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Village of Ta Phin, Province of Lao Cai, Vietnam View on Map

Find out more About Ta Phin

About Ta Phin

Ta Phin is a village 17 kilometres northeast of Sapa – a well known destination in Vietnam for its brilliant and rugged landscapes. The village is set within a large oval shaped valley with a towering peak at one end making for a scenery you will surely never forget..

The higher land is a maze of narrow terraced rice paddies along with corn and vegetable fields. Beneath on the valley floor are our spectacular rice fields which supply our community with much of its resources through the exasperating lifestyle that is secluded mountain living.

Our village is one of the few where the Red Dao and H’mong live together, share the land and still retain our traditional tribal cultures. Our 13 hamlet village, with many small home communes covers an area of 2718 hectares. With our unique natural and cultural features, this makes our village a facinating place to come and spend a few days or a few weeks.

Come and enjoy our pictureque landscape of rice paddies, mountains, streams, hill tribe houses and most importantly our people.

Black H’Mong

History: The Black H’mong immigrated from China approximately 300 years ago.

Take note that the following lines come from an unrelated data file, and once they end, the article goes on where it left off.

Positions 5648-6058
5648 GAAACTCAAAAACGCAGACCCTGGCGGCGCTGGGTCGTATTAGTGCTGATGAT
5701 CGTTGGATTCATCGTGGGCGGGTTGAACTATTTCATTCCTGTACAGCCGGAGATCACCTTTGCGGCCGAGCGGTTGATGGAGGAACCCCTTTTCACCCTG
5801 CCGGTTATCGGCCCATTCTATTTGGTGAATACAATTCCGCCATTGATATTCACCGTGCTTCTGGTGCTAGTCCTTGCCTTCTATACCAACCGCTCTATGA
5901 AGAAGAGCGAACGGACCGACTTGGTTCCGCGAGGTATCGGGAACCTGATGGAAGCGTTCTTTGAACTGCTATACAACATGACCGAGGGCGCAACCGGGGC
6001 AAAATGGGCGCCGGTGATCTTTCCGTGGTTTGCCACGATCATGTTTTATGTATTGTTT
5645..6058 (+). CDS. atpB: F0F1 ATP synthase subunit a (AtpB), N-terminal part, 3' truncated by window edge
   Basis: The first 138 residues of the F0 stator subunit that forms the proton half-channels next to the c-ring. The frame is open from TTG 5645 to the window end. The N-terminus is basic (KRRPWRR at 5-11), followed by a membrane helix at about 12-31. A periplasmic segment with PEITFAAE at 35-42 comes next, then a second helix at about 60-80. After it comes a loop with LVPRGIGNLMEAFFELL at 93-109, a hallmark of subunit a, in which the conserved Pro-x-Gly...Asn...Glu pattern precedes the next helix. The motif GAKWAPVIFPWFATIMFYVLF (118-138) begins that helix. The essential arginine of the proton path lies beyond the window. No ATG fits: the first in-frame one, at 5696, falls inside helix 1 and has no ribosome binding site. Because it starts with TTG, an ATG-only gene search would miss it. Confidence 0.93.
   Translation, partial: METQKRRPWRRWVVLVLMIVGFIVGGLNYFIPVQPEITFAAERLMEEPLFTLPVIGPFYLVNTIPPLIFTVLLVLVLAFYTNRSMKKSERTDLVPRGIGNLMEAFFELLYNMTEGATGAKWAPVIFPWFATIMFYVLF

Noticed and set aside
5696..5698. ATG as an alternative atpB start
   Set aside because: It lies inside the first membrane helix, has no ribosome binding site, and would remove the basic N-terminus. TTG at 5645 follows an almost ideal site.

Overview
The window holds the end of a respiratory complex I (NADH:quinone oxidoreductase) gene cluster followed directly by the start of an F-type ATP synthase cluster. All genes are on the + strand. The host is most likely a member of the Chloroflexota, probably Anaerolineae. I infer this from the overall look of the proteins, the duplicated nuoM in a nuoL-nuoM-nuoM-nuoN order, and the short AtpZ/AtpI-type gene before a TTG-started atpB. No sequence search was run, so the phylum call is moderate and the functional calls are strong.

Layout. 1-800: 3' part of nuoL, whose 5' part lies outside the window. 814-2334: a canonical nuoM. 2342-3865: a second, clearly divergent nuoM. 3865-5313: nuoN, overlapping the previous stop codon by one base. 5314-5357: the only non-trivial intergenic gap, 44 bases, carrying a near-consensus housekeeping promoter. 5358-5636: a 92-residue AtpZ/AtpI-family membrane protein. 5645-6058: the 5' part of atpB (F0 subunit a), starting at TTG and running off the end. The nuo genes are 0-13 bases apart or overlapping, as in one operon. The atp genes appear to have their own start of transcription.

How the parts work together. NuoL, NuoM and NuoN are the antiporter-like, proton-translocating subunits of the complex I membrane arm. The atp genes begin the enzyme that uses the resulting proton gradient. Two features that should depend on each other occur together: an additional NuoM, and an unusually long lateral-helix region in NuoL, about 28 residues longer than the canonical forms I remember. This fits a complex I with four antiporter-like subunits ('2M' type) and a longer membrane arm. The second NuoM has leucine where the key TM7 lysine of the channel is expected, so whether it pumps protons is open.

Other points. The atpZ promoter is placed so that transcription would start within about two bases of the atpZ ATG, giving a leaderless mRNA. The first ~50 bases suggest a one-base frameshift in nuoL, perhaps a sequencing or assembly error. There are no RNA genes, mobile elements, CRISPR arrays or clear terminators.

Language: The spoken language belongs to the H’mong – Dao language family. The H’mong writing was romanized in 1961 but is not widely used today.

Costume: The Black H’mong women are famous for making cloth from hemp and dying it a deep indigo blue. They wear long blouses decorated with batik flowers over short trousers, and wrap long scarves around their legs. They wrap their long hair around their head and wear a blue turban. The men wear long jackets with shirts and a long waist coat embroidered at the collar, and a small hat. Today some H’mong wear Viet or western clothes.

Social organization: H’mong women are respected in their community as being equal with H’mong men. Husbands and wives are very affectionate and do many of their tasks together like going to the market, working on the field and visiting relatives. In this way, they help each other to develop a strong community life.

Marriage: For the Black H’mong it is important that a girl knows how to embroider and work well in the field. These skills are more important than her beauty. Boys and girls are allowed to get to know each other before they get married. They go to the love market where they eat and sing songs together. After this time, the boy can propose marriage and if the girl agrees, she goes to live in his house. She is put in a small room and visited by the boy’s mother and sisters who give her food to persuade her to accept the marriage. The boy must give the bride’s family silver coins, pigs, chicken and rice wine for the wedding ceremony. The bride has some time to decide if she accepts the marriage – even after living with her husband for a few days, she can choose to break their agreement. If the boy doesn’t have a dowry to give to the girl’s family, he lives in her house until he is able to marry her.